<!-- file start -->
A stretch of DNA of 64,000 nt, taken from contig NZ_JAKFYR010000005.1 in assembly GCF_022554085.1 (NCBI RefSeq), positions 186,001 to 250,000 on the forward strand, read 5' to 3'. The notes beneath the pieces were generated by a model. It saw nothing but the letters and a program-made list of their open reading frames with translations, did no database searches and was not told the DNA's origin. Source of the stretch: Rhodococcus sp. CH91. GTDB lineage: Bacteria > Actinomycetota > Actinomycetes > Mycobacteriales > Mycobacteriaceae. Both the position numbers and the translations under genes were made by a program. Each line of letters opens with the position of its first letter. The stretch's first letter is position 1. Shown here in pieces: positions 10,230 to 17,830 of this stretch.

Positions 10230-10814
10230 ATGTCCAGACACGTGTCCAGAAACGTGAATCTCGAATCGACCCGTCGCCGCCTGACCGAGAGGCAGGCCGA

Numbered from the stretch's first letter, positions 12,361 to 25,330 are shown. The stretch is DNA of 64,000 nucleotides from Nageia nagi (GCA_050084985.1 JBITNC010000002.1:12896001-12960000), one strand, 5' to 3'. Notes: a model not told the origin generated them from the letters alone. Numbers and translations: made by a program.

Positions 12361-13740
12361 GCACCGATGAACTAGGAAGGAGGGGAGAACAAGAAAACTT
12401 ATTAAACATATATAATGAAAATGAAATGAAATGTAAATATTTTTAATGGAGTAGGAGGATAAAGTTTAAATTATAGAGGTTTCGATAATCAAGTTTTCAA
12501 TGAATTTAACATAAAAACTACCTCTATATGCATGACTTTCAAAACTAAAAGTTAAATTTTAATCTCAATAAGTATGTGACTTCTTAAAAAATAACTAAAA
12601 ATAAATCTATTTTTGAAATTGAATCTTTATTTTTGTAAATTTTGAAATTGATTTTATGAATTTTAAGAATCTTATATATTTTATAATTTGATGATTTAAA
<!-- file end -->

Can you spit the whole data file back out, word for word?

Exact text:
A stretch of DNA of 64,000 nt, taken from contig NZ_JAKFYR010000005.1 in assembly GCF_022554085.1 (NCBI RefSeq), positions 186,001 to 250,000 on the forward strand, read 5' to 3'. The notes beneath the pieces were generated by a model. It saw nothing but the letters and a program-made list of their open reading frames with translations, did no database searches and was not told the DNA's origin. Source of the stretch: Rhodococcus sp. CH91. GTDB lineage: Bacteria > Actinomycetota > Actinomycetes > Mycobacteriales > Mycobacteriaceae. Both the position numbers and the translations under genes were made by a program. Each line of letters opens with the position of its first letter. The stretch's first letter is position 1. Shown here in pieces: positions 10,230 to 17,830 of this stretch.

Positions 10230-10814
10230 ATGTCCAGACACGTGTCCAGAAACGTGAATCTCGAATCGACCCGTCGCCGCCTGACCGAGAGGCAGGCCGA

Numbered from the stretch's first letter, positions 12,361 to 25,330 are shown. The stretch is DNA of 64,000 nucleotides from Nageia nagi (GCA_050084985.1 JBITNC010000002.1:12896001-12960000), one strand, 5' to 3'. Notes: a model not told the origin generated them from the letters alone. Numbers and translations: made by a program.

Positions 12361-13740
12361 GCACCGATGAACTAGGAAGGAGGGGAGAACAAGAAAACTT
12401 ATTAAACATATATAATGAAAATGAAATGAAATGTAAATATTTTTAATGGAGTAGGAGGATAAAGTTTAAATTATAGAGGTTTCGATAATCAAGTTTTCAA
12501 TGAATTTAACATAAAAACTACCTCTATATGCATGACTTTCAAAACTAAAAGTTAAATTTTAATCTCAATAAGTATGTGACTTCTTAAAAAATAACTAAAA
12601 ATAAATCTATTTTTGAAATTGAATCTTTATTTTTGTAAATTTTGAAATTGATTTTATGAATTTTAAGAATCTTATATATTTTATAATTTGATGATTTAAA